"The guy that has stepped up, the guy that is playing 4-6 seconds, is a kid named Darron Lee. I have no idea what he’s doing and he probably has no idea what he’s doing, but I don’t care. I want to make sure that culture is out there. You’re not being graded on whether the kid knows what he’s doing right now. Where you are being graded on is as a unit leader. And as a coach, it’s whether you think a kid will play as hard as he absolutely can."

We’ve heard time and time again the coaches are less worried about defensive players knowing where they’re supposed to be and more concerned about how fast they’re playing. Lee is a perfect example of what the coaches are looking for.

Josh Perry

Meyer has called Perry one of top five most improved players on the team. The junior linebacker had a solid 2013 campaign notching 64 tackles, two tackles for loss and a sack, but now the Buckeyes need someone to step in and fill the massive void left by the departure of Ryan Shazier.

Perry could help in that effort. Alongside Curtis Grant, he’ll be one of the most experienced members of the unit, so his leadership will be paramount in moving the group forward. Meyer has been tentative to hand out praise to the linebackers saying this of the unit back in December:

“They don’t look Ohio State-ish. We’re nowhere near where we need to be as far as the expectation level of the linebacker play here,” Meyer said. “We need to get back to that.”

Perry could be a big piece of that puzzle. Just three days ago, Meyer said “Josh Perry is turning into an Ohio State linebacker.” With months before the first snap of the 2014 season, quotes like this should bring some solace to those fearing a massive drop-off post-Shazier. A big game next Saturday would go a long way in cementing Perry in the Buckeye lexicon this fall.

Johnnie Dixon

Last but certainly not least is Johnnie Dixon. Both Meyer and wide-receivers coach Zach Smith have praised Dixon’s work ethic over the spring. The Florida product enrolled early in an effort to familiarize himself with the playbook and assimilate to life up North. It seems the extra face-time is only working in Johnnie’s favor.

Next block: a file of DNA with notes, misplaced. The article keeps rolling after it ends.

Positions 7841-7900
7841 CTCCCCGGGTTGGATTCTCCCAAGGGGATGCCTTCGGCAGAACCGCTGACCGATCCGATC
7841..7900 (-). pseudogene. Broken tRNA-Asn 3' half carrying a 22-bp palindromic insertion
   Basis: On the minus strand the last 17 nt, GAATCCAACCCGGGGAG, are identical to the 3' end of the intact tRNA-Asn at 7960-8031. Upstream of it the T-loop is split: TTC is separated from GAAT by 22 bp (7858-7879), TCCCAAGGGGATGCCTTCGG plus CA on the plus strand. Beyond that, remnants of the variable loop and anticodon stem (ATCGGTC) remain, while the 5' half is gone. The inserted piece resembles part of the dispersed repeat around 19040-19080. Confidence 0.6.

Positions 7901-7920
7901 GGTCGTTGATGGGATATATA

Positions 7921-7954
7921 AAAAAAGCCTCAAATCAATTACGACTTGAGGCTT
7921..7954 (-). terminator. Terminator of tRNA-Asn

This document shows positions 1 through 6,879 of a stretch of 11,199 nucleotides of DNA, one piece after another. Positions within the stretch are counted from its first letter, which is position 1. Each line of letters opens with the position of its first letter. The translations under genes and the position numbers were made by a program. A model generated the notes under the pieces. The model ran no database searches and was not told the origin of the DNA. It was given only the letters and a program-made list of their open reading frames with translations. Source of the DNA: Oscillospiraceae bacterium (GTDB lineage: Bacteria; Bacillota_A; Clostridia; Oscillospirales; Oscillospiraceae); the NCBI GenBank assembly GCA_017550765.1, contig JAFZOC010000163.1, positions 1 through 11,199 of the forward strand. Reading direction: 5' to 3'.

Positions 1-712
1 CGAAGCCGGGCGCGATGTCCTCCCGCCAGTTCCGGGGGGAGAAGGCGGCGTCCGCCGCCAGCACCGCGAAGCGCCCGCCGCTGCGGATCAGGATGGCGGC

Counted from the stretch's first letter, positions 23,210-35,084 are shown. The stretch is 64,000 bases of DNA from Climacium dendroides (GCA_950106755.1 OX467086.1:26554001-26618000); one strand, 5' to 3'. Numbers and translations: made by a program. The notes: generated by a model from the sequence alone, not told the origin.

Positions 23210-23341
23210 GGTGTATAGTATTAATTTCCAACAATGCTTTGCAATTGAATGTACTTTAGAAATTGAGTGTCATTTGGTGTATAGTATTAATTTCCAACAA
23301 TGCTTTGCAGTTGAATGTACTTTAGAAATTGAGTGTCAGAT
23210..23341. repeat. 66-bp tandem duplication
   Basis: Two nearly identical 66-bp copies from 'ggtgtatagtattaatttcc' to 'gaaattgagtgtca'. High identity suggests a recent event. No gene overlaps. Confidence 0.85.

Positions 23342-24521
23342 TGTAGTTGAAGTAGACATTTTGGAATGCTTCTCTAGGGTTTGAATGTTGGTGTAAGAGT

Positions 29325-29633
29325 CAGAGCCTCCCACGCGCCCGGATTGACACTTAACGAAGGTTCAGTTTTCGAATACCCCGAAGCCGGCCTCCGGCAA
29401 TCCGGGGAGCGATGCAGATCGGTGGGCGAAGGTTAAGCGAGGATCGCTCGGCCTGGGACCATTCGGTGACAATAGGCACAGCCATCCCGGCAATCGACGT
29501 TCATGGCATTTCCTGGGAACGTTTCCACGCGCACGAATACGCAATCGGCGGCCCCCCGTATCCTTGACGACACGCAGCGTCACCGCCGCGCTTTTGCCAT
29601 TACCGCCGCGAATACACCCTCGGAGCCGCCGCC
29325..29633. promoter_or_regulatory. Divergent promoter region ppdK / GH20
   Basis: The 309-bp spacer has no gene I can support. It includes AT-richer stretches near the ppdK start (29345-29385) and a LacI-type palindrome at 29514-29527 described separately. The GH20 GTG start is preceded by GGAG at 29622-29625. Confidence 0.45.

Roughly a week ago Meyer laid out a wide receiver pecking order with Devin Smith, Michael Thomas, Corey Smith and Johnnie Dixon making the four deep. That’s high praise for a true freshman who should be preparing for his prom.

The 5’11’’ 198 four star had 17 receptions for 366 yards and six touchdowns in his high school’s five-game run to the state title. That’s the kind of production which drew the attention of Alabama, Auburn, Florida State, Miami, Clemson, Tennessee and just about any other southern powerhouse you can name. Meyer plucked Dixon out of SEC country with the hope he could make plays right away. At the  Buckeye Kickoff Luncheon Meyer said Dixon has shown “flashes of tremendous talent.” A quote like that should be enough to convince anyone to keep an eye out for Dixon next Saturday. But, if you’re a stickler for proof, take a look at this moving picture box:


These five players should be exciting to watch next weekend. It wasn’t planned, but four freshmen (redshirt or otherwise) made the list. That says a lot about the 2014 team as a whole. Many of them are young, many of them are inexperienced, but the cupboards appear more promising than they’ve ever been. Spring games exist to give fans a peek at the future. The five players above should do exactly that.